Muniland’s public officials are clueless, not corrupt
Matt Taibbi’s latest piece for Rolling Stone, “How Banks Cheat Taxpayers,” blasts a common municipal bond market practice in which a state or municipality selects an underwriter for an offering without soliciting competitive bids for the project. These are called “negotiated bond offerings” in muniland parlance, and Taibbi likens them to a legalized form of bribery:
By “negotiated underwriting,” what Bloomberg means is, “local governments just hand the bid over to the bank that tosses enough combined hard and soft money at the right politicians.”
I really hope that Taibbi’s is making a hyperbolic statement to draw attention to his main premise that new bond offerings should done on a competitive basis, with which I agree entirely. But he implies that all state and local politicians are standing around with their hands out and are actively being bribed by Wall Street banks. If our country is that corrupt, we are in for a lot of trouble.
In contrast to Taibbi’s view I think most public officials are overwhelmed by the complexity of the municipal bond markets, which are hard to understand, and rely on a “trusted” investment banker to guide them through the minefields. A great report from Claire McCaskill, who served as the Missouri State Auditor in 2005 and now represents the state in the U.S. Senate, contained the following:
Some issuers [local governments] used questionable reasons in choosing negotiated sales. In addition, officials contacted believed they achieved low interest rates on negotiated sales because underwriters offered rates below the national bond index. However, due to Missouri’s high credit rating, the majority of general obligation bonds issued in the state achieve rates below the national index.
The Missouri report says very politely that public officials are clueless. We’ve heard plenty of stories over the last few years of public officials being misled about the benefits of doing certain types of transactions. Wall Street can be very good at disguising the underlying structure of deals as opposed to their outward appearance.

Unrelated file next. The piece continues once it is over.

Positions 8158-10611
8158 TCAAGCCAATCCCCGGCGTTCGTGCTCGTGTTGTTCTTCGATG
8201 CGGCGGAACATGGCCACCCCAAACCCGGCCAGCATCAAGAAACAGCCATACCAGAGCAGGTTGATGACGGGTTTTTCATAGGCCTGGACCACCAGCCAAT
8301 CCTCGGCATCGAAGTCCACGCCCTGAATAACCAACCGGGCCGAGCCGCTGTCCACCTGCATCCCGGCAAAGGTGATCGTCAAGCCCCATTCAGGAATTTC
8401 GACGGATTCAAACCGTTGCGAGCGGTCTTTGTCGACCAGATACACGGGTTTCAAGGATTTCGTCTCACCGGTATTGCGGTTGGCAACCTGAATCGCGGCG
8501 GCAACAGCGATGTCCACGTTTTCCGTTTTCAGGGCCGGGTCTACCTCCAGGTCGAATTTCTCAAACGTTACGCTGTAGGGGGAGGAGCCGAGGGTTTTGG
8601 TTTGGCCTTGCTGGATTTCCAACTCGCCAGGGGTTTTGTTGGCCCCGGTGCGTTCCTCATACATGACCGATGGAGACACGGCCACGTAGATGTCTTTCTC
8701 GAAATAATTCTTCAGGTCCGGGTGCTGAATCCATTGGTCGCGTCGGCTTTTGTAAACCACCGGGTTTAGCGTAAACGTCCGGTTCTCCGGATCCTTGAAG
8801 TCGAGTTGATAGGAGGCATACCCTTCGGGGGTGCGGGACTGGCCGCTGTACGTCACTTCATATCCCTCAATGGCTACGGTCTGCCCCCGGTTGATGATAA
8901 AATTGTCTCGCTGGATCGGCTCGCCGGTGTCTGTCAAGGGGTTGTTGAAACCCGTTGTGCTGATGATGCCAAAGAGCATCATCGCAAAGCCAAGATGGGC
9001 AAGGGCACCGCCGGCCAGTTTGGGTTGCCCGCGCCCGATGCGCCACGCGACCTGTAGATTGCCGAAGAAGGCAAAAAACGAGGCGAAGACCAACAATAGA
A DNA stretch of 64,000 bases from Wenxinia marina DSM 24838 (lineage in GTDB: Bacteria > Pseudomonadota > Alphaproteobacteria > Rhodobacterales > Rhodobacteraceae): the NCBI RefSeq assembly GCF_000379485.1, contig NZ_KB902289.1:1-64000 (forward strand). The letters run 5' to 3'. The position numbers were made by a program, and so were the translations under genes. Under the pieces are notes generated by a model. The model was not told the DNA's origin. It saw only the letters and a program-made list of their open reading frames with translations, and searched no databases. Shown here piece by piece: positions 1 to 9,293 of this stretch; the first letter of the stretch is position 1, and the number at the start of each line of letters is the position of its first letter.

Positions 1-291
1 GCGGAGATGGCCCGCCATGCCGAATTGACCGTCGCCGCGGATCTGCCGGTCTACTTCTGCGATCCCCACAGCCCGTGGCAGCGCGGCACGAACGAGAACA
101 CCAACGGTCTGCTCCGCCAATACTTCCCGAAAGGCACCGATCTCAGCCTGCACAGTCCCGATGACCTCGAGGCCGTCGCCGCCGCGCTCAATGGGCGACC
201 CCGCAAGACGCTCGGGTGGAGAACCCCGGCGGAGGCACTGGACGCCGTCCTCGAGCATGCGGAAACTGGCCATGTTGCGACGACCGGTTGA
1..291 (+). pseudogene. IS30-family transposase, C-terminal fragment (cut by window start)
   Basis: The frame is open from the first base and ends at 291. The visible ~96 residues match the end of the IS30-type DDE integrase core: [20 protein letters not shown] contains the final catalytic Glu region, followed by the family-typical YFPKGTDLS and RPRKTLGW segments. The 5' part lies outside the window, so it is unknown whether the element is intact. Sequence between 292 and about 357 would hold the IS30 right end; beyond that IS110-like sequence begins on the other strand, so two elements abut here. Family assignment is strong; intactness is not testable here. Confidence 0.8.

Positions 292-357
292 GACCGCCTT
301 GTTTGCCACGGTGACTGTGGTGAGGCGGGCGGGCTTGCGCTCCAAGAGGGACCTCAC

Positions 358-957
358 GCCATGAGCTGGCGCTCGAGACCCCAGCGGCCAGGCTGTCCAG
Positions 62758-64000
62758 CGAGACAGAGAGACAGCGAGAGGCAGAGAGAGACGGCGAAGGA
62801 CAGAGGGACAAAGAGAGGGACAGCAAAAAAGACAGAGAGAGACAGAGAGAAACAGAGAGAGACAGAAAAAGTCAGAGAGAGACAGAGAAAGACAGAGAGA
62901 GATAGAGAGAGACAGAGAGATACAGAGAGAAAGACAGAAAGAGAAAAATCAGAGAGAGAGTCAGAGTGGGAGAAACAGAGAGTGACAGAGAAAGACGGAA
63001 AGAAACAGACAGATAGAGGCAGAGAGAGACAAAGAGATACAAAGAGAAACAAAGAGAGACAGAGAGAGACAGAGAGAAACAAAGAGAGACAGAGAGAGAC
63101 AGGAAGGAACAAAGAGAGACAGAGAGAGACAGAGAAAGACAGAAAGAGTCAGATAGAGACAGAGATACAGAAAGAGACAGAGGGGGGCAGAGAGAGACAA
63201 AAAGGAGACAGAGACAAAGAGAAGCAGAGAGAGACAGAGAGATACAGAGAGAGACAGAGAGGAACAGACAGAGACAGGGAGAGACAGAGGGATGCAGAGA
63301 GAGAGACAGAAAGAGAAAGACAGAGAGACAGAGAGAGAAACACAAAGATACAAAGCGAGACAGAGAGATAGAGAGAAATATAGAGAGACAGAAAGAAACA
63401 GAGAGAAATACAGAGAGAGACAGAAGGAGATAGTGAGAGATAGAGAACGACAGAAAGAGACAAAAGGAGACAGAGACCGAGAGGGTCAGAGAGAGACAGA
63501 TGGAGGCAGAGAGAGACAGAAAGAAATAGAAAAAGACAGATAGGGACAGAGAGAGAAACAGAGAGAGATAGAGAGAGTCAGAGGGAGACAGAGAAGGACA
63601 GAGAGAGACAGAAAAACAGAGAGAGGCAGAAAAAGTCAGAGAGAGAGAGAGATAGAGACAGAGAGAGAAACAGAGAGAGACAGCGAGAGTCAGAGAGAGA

There are scads of academic studies conducted over the last 40 years showing that bidding out bond offerings saves money. Several of those peg the savings at 20 basis points, or 0.20 percent of the cost of the bond offering. Using Bloomberg’s estimate that 80 percent of the market is done via negogiated deals, I would guess that state and local governments paid approximately $600 million in additional fees this year. Doing some very rough calculations, I’d say they paid securities firms $2.6 billion overall for underwriting services this year. And, of course, securities dealers make more by trading these bonds and managing them for client accounts.
There is no magic formula to fix this problem, but every state legislature must address this issue. From the Missouri Auditors report again:
Missouri law does not require public school districts and municipalities to conduct competitive general obligation bond sales. However, six of eight surrounding states have laws which restrict the method of sale for general obligation bonds sold at the local level. A legislative revision to state law is needed to address the trend of issuing negotiated general obligation bonds in the state.
Matt Taibbi, I’m with you on eliminating “negotiated” municipal bond deals. There are much better things to do in muniland than pay hundreds of millions to Wall Street for bond offerings. But let’s give public officials a little more credit and help them understand how to do better for those they serve.